Sunday, August 24, 2014

Teaching Strategies

There are a whole oceans worth of teaching strategies, some good, some bad, but many of them can prove to be very beneficially to our students and their ability to learn. Today's current pedagogy focus has a lot to do with project based learning and the inclusion of technology while steering away from whole group teaching, or lecturing. I will be reviewing a handful of teaching strategies and reviewing why or why not I will be incorporating them into my future classroom!

The Strategies:
1. Whole-Group teaching/Lecturing:
While I feel that whole-group teaching does have its place in the classroom, you can definitely overdo. The risk you run with basing many of your lessons on whole-group instructions is losing student engagement. I think that this is one strategy that I will pay close attention to when I am in my own classroom to really monitor the effect it has on my students. I am sure this will vary year to year and from grade level to grade level but an appropriate balance needs to be determined in order to use this strategy effectively.

2. Technology and Project Based Learning (and Creating for an Audience)
Project based learning has definitely proven to be a successful way to engage our students and help them learn. A trend that I am beginning to see that I know I would like to incorporate into my classroom is giving the students options of the type of projects they can work on. Whether that is to cover the same topic but use different mediums or using the same medium and covering different topics. A great example is the video I watched on Edutopia: Free Online Resources Engage Elementary Kids (Tech2Learn Series). In this particular video the teacher instructs the students to use iMovie, an Apple application, to create a 90 second video of their choosing. The students can choose from a personal narrative, a poem, a tutorial or a fictional story. Although these projects were individual the students were encourage to work collaboratively to assist each other in the creation. The students were motivated to assist each other because they were creating something for an audience, in this case the audience would be their peers. Creating for an audience or performance based instruction can be a very helpful teaching strategy that is woven within other strategies to make it that much more powerful.

3. Game Based Learning
The goal of game based learning is to make what students are doing within the classroom so fun that they forget that they are learning! This creates a powerful sense in students to use their inquiry skills to find the answers they have been challenged to find. As the teacher explains in the Edutopia Video: Adventures with Dr. Smalls: Creating a Powerful Need to Know, “‘What do they need to learn, how are we going to engage them? And what role are the kids going to be stepping into and what story are the kids going to be stepping into?’ So it's all a part of creating this narrative.” In this video the teacher uses and interactive program that engages student in learning about the body and the science behind it. Their mission is to help a doctor that has shrunk himself within his patients body get out and also cure the patient. This will lead them on a 12 week journey through the human body in a fun engaging way. I feel that learning should always be fun! I love this idea of engaging students to use their critical thinking skill and explore the topics themselves instead of just reading about it in a text book. I will definitely incorporate learning like this within my classroom!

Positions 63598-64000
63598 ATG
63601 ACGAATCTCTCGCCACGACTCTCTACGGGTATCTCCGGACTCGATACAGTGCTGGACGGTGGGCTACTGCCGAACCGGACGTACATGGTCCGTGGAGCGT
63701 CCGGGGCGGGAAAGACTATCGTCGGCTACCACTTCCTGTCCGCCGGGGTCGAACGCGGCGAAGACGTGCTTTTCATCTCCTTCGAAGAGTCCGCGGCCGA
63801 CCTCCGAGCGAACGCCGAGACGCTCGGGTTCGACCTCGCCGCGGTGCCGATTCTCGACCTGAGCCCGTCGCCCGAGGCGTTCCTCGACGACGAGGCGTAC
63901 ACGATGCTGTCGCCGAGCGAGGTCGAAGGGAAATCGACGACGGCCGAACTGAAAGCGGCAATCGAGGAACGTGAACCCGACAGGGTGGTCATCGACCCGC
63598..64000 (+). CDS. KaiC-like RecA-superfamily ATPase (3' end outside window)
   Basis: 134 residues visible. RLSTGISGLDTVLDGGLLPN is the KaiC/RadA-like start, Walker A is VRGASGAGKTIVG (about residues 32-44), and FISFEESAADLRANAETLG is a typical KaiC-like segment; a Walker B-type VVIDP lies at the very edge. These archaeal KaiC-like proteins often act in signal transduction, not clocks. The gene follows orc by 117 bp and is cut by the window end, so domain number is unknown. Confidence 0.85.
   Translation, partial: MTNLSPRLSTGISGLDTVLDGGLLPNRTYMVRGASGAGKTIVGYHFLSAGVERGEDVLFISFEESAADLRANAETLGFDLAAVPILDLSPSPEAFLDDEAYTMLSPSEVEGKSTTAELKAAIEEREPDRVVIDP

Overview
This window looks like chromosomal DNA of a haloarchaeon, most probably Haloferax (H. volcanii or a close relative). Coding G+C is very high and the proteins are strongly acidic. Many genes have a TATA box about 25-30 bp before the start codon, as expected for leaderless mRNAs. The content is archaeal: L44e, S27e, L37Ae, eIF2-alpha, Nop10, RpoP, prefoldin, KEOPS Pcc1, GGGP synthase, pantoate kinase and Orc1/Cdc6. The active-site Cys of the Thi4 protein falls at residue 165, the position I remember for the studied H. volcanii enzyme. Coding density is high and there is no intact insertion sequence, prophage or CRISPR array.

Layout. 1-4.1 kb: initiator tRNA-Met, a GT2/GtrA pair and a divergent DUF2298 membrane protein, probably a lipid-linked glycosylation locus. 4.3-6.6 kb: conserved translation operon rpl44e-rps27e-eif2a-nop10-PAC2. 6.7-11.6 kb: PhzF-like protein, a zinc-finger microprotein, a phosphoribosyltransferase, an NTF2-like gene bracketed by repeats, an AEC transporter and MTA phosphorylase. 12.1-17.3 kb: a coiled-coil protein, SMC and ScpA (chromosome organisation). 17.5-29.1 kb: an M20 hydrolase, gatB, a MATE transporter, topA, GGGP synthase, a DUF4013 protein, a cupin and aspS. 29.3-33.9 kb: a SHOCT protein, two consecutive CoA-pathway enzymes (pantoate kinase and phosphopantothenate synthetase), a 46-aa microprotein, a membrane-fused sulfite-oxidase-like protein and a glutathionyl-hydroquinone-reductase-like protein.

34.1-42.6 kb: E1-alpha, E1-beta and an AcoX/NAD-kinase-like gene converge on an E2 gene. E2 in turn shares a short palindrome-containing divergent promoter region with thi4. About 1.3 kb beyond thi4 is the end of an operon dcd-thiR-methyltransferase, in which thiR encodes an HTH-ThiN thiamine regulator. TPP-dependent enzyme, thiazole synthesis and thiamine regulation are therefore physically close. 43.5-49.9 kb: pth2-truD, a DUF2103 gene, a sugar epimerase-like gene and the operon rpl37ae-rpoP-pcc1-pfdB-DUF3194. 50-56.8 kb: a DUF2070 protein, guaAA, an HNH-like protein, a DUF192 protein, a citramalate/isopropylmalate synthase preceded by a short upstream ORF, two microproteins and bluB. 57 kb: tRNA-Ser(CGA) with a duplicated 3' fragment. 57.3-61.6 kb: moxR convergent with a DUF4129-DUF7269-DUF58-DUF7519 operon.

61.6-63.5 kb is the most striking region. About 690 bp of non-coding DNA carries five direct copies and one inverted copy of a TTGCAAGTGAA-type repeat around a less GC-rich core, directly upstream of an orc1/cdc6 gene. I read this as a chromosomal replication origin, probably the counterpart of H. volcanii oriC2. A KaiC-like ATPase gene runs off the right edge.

4. Responsive Classroom - Social-Emotional Learning
Just as important as learning strategies the environment you create in your classroom can make or break successful learning students. I really liked the Responsive Classroom approach as seen in the video: Getting Students Ready for Learning. In the video they treat the students within the classroom as a family. They have morning meetings to share different experiences of each child. They also provide students with a key leadership role within the classroom by allowing them to help set expectations and rules. In the video you can see one of the students is asked how the class should transition to the next activity including laying out the expectations for this transition. I think this is a brilliant idea that can be modified up or down depending on the grade level! I want to create a loving warm environment within my classroom that provides students a safe place to learn.

5. Portfolio Based Learning (and Creating for an Audience)

The final strategy I am going to discuss today is not only a great teaching strategy but it serves as a great assessment tool for teachers and students alike. Portfolio Based learning can be done and produces in a multitude of ways but I particularly liked how the teacher did it in this video: Travel Journals: Student-Created Textbooks. Students are provided a blank book at the beginning of a module and provided a table a contents for what they are going to fill their book with. All of their learning resources will be compiled into this book including their reflections. It really works with what we learned within Brain Based Learning by providing students a framework for the knowledge they are going to create. They are encouraged to pose questions at the beginning of the module and work to discover the answers as they go through the collection of information. This creates a very personalized learning tool that students can look back on for information as well as to see how much they have improved. It also utilizes the “Creating for an Audience” strategy because students are encouraged to create something they can share with their peers and parents. Again, this is something I would love to implement into the classroom!